This guy: an invention of the cinema



This lady: born of the artform that gave us Jean Valjean, David Copperfield and Captain Ahab.


Am I saying James Bond was instrumental in getting Batman on TV? No, but I am saying in the climate Bondmania created, it probably made it easier and gave it the tongue-in-cheek approach it's (in)famous for. By the next year, the Bond series itself slid firmly into self-parody, both in the official Eon series, and in a non-canonical and not-at-all-faithful-to-the-source-novel Casino Royale, starring Peter Sellers, Woody Allen, David Niven and so many others (Soooooo many others. So so so many others). So what did the two franchises share? Colorful gimmicks, a jazzy score, Batman's wiseassy knowledge of just about everything (Bond: “Beluga caviar, north of the Caspian.” Bats: “Let's hope that it's a stitch in time, Robin, that saves nine - The nine members of the United World Security Council. Come on.”), gadgets, henchmen and a cast of classy, sexy, deadly ladies (Lee Meriwether's Catwoman/Kitka gives any Bond girl a run for her money). Well, mostly.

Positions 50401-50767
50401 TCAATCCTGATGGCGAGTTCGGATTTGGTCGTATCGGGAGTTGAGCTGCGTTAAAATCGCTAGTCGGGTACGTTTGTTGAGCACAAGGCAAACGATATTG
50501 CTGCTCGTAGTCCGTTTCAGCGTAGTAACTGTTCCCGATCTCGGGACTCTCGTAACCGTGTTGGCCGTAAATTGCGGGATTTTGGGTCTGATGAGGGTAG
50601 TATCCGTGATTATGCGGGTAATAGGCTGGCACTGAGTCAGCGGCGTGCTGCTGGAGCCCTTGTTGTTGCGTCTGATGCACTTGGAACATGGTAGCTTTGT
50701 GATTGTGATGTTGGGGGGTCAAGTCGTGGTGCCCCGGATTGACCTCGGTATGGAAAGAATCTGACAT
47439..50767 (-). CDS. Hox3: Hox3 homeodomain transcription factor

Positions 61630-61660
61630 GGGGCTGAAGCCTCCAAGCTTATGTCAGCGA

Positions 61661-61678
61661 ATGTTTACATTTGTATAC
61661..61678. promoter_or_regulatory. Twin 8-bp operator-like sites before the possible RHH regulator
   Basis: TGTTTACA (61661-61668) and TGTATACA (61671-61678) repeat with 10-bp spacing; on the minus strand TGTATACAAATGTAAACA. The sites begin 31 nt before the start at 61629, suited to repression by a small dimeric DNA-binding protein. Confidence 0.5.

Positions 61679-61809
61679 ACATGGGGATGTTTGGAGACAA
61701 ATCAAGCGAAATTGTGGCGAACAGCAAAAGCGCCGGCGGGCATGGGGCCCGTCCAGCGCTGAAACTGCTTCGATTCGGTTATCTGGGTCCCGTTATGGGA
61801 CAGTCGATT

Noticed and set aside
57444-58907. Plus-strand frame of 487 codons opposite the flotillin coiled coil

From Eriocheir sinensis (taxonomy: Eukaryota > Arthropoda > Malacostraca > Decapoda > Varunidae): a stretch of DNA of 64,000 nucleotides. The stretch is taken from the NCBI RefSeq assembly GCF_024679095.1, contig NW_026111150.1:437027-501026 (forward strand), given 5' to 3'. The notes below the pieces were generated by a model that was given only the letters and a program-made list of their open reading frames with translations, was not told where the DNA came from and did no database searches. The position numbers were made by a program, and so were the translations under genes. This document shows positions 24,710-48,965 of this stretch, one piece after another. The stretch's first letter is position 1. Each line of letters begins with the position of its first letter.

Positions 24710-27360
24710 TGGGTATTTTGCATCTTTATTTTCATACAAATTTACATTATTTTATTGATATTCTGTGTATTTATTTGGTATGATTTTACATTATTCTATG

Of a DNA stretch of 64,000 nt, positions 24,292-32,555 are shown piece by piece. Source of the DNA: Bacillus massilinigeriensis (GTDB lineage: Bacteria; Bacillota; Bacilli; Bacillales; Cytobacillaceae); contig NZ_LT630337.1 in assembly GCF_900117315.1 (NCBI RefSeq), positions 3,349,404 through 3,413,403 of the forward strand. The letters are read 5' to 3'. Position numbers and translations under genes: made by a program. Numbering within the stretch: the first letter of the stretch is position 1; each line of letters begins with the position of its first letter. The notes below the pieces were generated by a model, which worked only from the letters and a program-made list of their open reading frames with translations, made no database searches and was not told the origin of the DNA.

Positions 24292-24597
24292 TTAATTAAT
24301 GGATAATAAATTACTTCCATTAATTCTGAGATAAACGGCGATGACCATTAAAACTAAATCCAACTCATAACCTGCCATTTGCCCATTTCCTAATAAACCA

Another reason to make mine Marvel: this is what Scarlet Johannsen looks like in the DCU

Tallulah Bankhead was just one of the many people to make you go “hey, whu?” on Batman. Everyone wanted (or legally had) to be on the show. Vincent Price, Jack LaLanne, Milton Berle, Ethel Merman, Woody Strode, Elisha Cook Jr, Seymour Cassel, Art Carney, Ida Lupino, Eli Wallach, Liberace (!), not to mention unfilmed cameos that Cary Grant and Frank Sinatra reportedly wanted to make.
The aforementioned Casino Royale has a similar tactic of throwing actors at the screen to see if you or your grandparents recognizes them: Orson Welles, Jean-Paul Belmondo, George Raft, Deborah Kerr, Charles Boyer, John Huston (also co-directed), Peter O'Toole, etc. etc. etc. etc. etc.